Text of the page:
Looking at lobbying
Looking at lobbying
By Jake Thomas, Resource Recycling
During the third quarter of 2011, the recycling industry paid the big bucks to influence the nation's halls of power.
For the penultimate quarter of 2011, the Glass Packaging Institute paid $30,000 to Pace, LLP, the same lobbying firm it hired last quarter  for the same amount, to continue its work seeking to sway Congress on many of the same issues, including legislation on recycling, appropriations, greenhouse gas emission regulations and extended producer responsibility. This quarter, the GPI sought to influence lawmakers on a trio of bills that would lower taxes for beer brewers.
The Aluminum Association spent $20,000 on lobbying firm Nutter & Harris, Inc. to try to persuade Congress on the same issues as last quarter, including energy, climate change and foreign trade.
The Institute of Scrap Recycling Industries, Inc. paid $110,000 to the Podesta Group, Inc. looking to influence Congress and the White House's Council on Environmental Quality on electronics and plastic recycling, reauthorization of the Toxic Substance Control Act, as well as issues with the Resource Conservation and Recovery Act. Additionally, the association continued to lobby Congress on the Responsible Electronics Recycling Act , which it has expressed reservations about.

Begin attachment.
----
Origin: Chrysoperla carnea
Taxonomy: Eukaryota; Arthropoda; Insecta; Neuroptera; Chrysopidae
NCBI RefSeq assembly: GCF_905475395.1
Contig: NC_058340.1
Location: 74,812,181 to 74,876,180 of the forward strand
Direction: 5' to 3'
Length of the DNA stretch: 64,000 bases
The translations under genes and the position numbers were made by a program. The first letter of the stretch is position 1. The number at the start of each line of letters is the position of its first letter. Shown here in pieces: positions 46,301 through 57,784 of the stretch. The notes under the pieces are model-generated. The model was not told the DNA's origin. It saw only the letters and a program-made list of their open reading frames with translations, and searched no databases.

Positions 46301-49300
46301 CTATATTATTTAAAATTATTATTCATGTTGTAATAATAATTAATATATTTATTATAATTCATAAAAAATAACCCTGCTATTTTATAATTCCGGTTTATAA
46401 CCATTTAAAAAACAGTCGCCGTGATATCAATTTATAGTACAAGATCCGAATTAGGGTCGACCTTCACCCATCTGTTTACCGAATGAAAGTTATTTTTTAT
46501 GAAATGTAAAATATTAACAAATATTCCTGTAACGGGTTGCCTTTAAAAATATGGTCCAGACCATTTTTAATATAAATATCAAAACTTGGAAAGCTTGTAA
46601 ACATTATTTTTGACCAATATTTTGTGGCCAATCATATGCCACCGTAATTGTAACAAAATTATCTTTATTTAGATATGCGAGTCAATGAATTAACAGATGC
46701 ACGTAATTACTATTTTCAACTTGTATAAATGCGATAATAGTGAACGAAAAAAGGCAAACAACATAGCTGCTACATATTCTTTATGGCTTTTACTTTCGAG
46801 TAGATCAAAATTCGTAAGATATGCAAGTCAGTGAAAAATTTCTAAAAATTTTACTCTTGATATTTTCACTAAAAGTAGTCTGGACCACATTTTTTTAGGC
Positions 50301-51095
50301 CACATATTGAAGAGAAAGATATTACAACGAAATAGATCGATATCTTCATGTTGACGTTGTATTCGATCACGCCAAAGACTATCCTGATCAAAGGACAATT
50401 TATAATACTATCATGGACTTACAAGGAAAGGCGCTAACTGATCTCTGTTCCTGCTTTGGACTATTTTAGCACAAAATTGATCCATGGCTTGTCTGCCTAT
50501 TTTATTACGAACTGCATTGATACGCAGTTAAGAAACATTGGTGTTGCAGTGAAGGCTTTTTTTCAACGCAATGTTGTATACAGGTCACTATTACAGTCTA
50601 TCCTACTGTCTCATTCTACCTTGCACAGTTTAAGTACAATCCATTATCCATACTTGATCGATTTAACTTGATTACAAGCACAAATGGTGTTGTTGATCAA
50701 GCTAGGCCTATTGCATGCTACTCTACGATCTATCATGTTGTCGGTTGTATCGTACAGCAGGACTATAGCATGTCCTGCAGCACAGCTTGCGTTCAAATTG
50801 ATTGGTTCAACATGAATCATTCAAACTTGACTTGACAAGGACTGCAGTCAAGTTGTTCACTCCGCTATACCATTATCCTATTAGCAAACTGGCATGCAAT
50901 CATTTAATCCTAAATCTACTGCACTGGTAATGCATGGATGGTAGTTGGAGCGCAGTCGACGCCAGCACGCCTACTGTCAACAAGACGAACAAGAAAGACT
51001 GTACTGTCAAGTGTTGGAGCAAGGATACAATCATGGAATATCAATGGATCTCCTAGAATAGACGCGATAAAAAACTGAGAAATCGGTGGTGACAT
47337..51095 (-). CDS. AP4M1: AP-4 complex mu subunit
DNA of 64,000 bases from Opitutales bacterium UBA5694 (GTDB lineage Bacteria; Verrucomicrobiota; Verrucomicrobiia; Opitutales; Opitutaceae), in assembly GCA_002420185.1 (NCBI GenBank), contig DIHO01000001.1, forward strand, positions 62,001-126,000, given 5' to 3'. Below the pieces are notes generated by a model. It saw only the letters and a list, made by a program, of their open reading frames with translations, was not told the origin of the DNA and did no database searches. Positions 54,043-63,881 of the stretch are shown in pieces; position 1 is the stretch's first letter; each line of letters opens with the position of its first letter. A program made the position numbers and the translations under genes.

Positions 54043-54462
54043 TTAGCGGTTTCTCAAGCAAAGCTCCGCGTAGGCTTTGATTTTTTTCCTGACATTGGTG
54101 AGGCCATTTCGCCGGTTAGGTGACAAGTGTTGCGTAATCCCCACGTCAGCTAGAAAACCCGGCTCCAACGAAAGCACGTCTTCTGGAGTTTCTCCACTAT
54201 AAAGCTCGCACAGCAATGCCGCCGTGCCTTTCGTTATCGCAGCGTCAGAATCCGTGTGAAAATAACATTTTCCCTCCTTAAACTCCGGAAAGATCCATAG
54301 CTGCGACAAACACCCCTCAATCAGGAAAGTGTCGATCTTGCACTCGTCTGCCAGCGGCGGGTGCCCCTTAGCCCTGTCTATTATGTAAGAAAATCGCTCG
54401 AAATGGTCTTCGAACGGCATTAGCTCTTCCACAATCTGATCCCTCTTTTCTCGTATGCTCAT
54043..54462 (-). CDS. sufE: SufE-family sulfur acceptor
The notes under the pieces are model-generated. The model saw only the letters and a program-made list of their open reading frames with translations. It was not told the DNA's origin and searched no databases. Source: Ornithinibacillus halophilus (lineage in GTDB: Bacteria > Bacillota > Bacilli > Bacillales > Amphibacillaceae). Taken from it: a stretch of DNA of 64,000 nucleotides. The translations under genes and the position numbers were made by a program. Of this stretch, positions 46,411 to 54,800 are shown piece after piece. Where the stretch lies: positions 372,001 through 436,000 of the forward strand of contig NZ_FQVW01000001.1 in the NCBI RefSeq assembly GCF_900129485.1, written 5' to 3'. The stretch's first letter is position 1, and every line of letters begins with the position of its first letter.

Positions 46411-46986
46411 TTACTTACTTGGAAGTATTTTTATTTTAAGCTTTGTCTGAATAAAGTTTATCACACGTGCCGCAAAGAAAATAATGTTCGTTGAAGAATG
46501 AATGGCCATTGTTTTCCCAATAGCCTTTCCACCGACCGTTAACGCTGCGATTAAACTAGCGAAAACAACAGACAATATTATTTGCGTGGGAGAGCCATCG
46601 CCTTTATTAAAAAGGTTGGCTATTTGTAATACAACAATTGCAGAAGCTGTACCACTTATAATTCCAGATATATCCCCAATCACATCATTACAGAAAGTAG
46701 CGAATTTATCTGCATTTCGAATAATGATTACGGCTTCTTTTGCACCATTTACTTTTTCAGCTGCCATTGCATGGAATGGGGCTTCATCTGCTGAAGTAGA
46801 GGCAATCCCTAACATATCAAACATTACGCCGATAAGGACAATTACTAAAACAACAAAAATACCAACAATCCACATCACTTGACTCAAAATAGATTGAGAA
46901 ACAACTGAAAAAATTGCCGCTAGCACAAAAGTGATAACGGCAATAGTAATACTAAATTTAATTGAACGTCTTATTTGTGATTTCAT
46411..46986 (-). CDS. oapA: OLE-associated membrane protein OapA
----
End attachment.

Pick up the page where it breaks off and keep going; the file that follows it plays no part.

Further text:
The National Solid Wastes Management Association paid $10,000 to lobbyist Richard Goodstein for work on essentially the same issues from the previous quarter, which included "electronics waste," according to disclosure filings, as well as "interstate waste legislation," regulations of solid waste transfer stations and motor vehicle legislation.
Republic Services hired Blank Rome Government Relations for $50,000 for the third quarter of 2011 to try to influence Congress and the Department of Energy on "[i]ssues related to waste management, superfund sites, climate change legislation and natural gas tax incentives."
Waste Management spent $220,000 during the third quarter, including paying $30,000 to lobbyist James Boland for work on influencing lawmakers on "provisions relating to natural gas vehicle incentives" as well as legislation that would ease U.S. Environmental Protection Agency rules on the use of coal combustion residuals as recycled materials. Additionally, Waste Management spent another $80,000 to Gephardt Group Government Affairs on the coal residuals issue. The Houston-based company also hired Akin Gump Strauss Hauer & Feld to lobby the Senate, for less than $5,000, on the approval of the Kettleman Hills landfill expansion in California. A litany of tax issues was also on Waste Management's radar, as it spent $30,000 on Bracewell & Giuliani, LLP to lobby Congress on cell phone taxes, "bonus depreciation" and other issues.
Covanta Energy Corporation spent $170,000 on lobbying activities during the third quarter of 2011. During this time period it paid $40,000 to F/S Capitol Consulting, LLC and $120,000 to Dickstein Shapiro LLP to lobby Congress on wide range of legislation in hopes of driving the inclusion of waste-to-energy in municipal solid waste and renewable energy programs.
The Consumer Electronics Association spent $760,000 on lobbying activities, and hired several lobbying firms during the third quarter, on issues including the Responsible Electronics Recycling Act, trade policy, patent reform and others.
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